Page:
I wish I had more thoughtful things to say.  More intellectually layered, more imagistically rich.  But I don’t.  I have run myself a bit ragged over the past two quarters in Riverside, and I thought by now I would know if it was going to pay off, but I don’t.  I expect too much, too quickly, I suppose.

Day in LA

Begrudgingly, I’m finding LA and Southern California more and more appealing. Despite today’s thick smog, what a lovely day in LA. Started at Santa Monica Pier, where Jessi was able to find a floppy hat Floppy Hat and I was able to find a photo booth. photo booth Onto Olvera Street, and now our bathroom has shiny tin animals as soon as I get them out of Elijah’s car. Ran into Carly at scoops (lemon jasmine and peanut butter coffee gelato. Scoops is amazing.) Wanted to head to the Getty, but it would have been closed by the time we made it, so went to the park instead. sculptureThen began the long trek home with some misguided detours. bug

Windy Saturday

The wind cleared off the smog that’s been coating the air for the past few days, and it is actually quite lovely.  The winter rains mean there’s actually green, and it’s only now starting to fade.  I walked over to the botanical gardens with Jessi, hoping to see the iris garden in full bloom.  There was one, a royal velvet or something along those lines, but I’ll have to go back to see the others.  I forgot how flat iris leaves are before the stalks.   There’s an interesting bench and sun shade sort of thing.  Felt like we should be waiting for sheep to cross down the mountain behind us. And of course, there were more poppies.  I love poppies, even if I thought they were sage at first because of the label and felt very confused, because I was quite sure that flowers this bright and delicate petaled were poppies, not sage. Poppies againSunshade lonley iris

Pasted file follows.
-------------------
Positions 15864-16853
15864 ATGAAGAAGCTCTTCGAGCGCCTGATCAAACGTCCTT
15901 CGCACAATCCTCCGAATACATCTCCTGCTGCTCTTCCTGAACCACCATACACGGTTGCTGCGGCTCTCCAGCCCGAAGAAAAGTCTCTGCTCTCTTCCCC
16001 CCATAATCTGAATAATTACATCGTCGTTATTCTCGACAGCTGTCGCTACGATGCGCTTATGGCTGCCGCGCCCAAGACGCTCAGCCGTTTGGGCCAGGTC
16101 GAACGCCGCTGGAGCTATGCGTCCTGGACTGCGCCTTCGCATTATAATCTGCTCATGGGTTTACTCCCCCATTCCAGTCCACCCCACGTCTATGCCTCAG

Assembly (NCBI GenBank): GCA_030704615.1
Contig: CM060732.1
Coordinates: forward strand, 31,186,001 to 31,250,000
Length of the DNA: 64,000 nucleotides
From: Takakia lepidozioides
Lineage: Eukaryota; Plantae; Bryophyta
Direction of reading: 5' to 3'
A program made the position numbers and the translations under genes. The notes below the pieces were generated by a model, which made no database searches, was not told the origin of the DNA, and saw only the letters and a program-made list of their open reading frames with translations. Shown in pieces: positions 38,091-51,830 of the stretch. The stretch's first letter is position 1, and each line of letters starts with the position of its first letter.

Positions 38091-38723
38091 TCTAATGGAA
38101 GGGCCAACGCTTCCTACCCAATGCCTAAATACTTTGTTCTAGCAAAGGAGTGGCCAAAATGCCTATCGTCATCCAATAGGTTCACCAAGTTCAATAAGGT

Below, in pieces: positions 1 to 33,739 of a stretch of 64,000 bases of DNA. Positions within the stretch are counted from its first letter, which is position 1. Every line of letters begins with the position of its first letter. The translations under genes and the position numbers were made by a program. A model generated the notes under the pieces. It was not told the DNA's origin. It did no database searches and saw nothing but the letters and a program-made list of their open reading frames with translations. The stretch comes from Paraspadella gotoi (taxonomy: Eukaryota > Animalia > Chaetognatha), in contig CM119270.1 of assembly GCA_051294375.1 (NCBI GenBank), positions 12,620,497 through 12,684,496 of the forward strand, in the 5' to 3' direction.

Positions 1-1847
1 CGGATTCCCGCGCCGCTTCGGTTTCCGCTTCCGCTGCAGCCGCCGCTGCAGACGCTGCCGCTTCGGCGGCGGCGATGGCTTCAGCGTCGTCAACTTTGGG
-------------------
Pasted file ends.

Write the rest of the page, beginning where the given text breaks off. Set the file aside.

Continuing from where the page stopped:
Lemmings

Walk Sign

So, first of all, I hate jaywalking. I do it occasionally, but in general, queen of the sidewalks. Additionally, I pay attention to traffic signs. (This is a void statement while running, but while walking, blink little buddy, and I’ll cross.)

This evening, while waiting for the friendly blinking “walk” sign (and the chirping that accompanies) two gentlemen crossed the street from the opposite direction. As they passed myself and my roommate, we heard them talk about “fucking lemmings, waiting to cross with the sign.” As Jessi aptly pointed out, the lemming action would actually be to cross in front of traffic. On a Thursday night, dressed in dark colors, I think I’ll wait for the go ahead before crossing. This isn’t mob mentality so much as preservation of body. I don’t feel like being taken out by a reckless college driver, a little buzzed, because I’m fighting The Man.

This feeds directly into a tangent. Recently, a fellow student brought in a book of poetry, and while talking about the author, passed out an interview. The fellow (author) talked for a bit about punctuation as a form of oppression. I don’t think I agree. I don’t think the comma is keeping me down, and the period is a tool of The Man. It’s all about communication, and punctuation helps communicate. Don’t get me wrong, I like unusual punctuation (have you read my poetry? Marks like :: abound.) But I don’t think, by varying punctuation, I’m fighting against repression.

But maybe I’m wrong. Punctuation and walk signs are all a means of keeping us down. Next time I jaywalk and get hit by a car, I’ll say I was making a political statement. That’ll fix my broken bones, right?

I Love J Cons

Harrisburg

Jen’s Chorale students were selected to perform at the state capital.  That means Jen’s driving an (extended?) van to Harrisburg with a bunch of middle-schoolers from Raub.

So proud of my roommate, even if she’s technically not my roommate anymore. Some bonds never disappear. So here’s to you roomie. Let’s put on Curbside Prophet and dance wicked haad 🙂